Nearly 1,000 visitors arrive throughout the day to enjoy ongoing activities including guided walks, live reptile and amphibian presentations, art projects for kids, composting demonstrations, and a peregrine falcon flying demonstration by Dr. Heinz Meng.
Photo: Research Associate Roland Bahret presenting a live reptile program at the 1990 Earth Day celebration from the Mohonk Preserve archives
Access Fund holds first Climbers’ Rendezvous at the Preserve
Over 400 climbers attend and Mohonk Preserve and Access Fund board members discuss mutual concerns about climbing practices and policies. In 1989, the Preserve Board adopted a Statement of Policy about climbing addressing issues of access, facilities, and environmental protection.
Photo: Visitor climbing at the Trapps, circa early 1990s from the Mohonk Preserve archives
Schaefer Research Internship is established
Off-road parking area created at the West Trapps Trailhead
This parking area eliminates the need for on-road parking at the Trapps, the most frequently used Preserve trailhead. The parking site chosen is an abandoned stretch of the Old Wawarsing Turnpike providing reasonably level terrain with no loss of mature trees. Before work is begun, much of the shrubbery is temporarily relocated for future plantings around the perimeter.
Photo: Dedication ceremony for the West Trapps Parking area from the Mohonk Preserve archives
Glenn D. Hoagland started work as Executive Director of Mohonk Preserve
Glenn Hoagland joins the Preserve as executive director with an extensive background in administrative and field experience in land trust and acquisition in the Hudson Valley. Glenn’s title would ultimately be President and CEO when he left the Preserve in 2019 after leading the organization for over 26 years.
Photo: Executive Director Glenn Hoagland circa 1993 by Jim Bogner
Hans Kraus and Fritz Wiessner are honored at a ceremony at the Uberfall
Hans and Fritz, preeminent rock climbers and world renowned mountaineers, are pioneers of climbing in the Gunks. Fritz is credited with putting in the first known climbing route in the Gunks at Millbrook Mountain. At the dedication, Hans remarks that he and Fritz climbed together as friends for the sheer joy of the physical accomplishments and to be as one with their surroundings.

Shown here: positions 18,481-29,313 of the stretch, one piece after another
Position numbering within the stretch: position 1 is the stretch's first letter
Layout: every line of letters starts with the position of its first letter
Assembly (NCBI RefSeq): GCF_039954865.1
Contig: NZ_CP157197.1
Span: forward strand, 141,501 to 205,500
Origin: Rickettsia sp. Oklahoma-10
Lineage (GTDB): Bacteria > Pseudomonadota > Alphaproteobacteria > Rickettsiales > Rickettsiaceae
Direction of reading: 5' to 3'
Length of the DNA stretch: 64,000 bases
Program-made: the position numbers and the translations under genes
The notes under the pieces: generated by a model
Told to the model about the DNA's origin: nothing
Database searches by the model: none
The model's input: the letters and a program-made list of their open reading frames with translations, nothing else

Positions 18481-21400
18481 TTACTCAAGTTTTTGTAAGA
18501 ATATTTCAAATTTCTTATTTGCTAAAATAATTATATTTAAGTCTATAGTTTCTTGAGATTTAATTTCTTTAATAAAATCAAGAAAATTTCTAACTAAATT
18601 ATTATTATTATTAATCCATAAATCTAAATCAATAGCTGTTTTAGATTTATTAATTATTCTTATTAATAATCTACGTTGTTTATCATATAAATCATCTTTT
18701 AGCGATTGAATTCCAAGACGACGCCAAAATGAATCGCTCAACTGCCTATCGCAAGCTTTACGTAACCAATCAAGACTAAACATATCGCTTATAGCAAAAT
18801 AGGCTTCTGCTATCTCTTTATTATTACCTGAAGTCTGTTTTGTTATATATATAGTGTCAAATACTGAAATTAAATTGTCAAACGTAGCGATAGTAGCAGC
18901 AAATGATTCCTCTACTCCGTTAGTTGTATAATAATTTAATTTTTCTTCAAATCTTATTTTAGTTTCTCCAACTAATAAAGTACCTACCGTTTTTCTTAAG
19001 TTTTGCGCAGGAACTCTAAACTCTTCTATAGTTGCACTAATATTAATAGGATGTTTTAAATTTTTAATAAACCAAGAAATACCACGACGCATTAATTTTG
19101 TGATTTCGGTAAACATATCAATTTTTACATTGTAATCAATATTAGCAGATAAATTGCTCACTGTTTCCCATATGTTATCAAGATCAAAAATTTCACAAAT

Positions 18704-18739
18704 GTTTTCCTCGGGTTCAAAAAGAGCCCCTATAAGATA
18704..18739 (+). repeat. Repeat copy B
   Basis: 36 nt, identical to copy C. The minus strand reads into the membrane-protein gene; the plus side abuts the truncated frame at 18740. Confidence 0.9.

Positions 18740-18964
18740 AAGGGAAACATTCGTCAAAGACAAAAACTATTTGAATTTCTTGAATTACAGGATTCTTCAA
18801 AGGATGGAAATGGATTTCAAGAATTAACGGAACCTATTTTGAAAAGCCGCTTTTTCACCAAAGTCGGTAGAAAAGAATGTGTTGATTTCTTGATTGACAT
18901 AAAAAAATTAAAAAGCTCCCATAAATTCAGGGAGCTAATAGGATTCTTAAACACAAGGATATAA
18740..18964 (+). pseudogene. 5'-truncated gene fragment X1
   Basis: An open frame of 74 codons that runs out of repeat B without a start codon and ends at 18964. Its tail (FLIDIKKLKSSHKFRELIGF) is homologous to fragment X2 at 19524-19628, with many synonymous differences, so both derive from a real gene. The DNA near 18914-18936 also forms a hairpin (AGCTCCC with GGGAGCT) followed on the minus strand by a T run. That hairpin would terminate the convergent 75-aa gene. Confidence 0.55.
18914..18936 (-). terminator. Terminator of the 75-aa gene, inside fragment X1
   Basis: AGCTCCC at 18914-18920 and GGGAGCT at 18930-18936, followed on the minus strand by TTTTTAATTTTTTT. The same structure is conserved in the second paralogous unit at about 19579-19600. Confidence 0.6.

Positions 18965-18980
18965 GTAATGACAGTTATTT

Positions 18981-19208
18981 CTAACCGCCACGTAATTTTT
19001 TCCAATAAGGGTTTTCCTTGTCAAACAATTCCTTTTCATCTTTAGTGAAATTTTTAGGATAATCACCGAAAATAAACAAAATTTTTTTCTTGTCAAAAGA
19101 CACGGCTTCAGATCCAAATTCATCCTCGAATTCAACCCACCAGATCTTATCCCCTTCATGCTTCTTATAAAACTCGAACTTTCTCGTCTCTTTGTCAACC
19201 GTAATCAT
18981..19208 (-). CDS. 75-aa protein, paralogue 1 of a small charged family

Photo: Hans Kraus from the Mohonk Preserve archives
NatureAccess® program is launched
This program promotes the inclusion of school children with disabilities in outdoor field studies. Its success leads to inclusive summer camps, public programs, nature walks, and accessible services for visitors of all abilities.
Photo: Student with special needs participating in a Preserve outdoor Field Study by Bob Babb
Mohonk Preserve Education Department, in partnership with Mohonk Consultations, hosts an Environmental Values Conference
This conference brings together naturalists, educators, land managers, politicians, economists, and others to discuss the role of Environmental Values Education within school curricula and outdoor environmental education programs.
Photo: Conference attendees participating in a Native American presentation from the Mohonk Preserve archives
Mohonk Preserve designates a volunteer as the Director of Volunteers to help with the recruitment, training and placement of the growing ranks of volunteers
The volunteer program continues to grow and presently has nearly 400 participants who perform a wide variety of services and contribute over 13,000 hours of their energy and skills annually.
Photo: First Director of Volunteers John Macek (third from right) participating in a volunteer trailkeeper training at the Preserve Visitor Center on Mountain Rest Road. Photo from the Mohonk Preserve archives.
100th anniversary of the Mohonk Lake Cooperative Weather Station is celebrated
Weather readings began at Mohonk in the mid-1880s and are now continued by Preserve research staff. Researchers need access to reliable data covering the longest period possible to identify the extent of global climate change. The Preserve’s weather data is dependable because the station has been in the same, comparatively stable location for over a century and the same protocol has been followed by the people involved in collecting the data.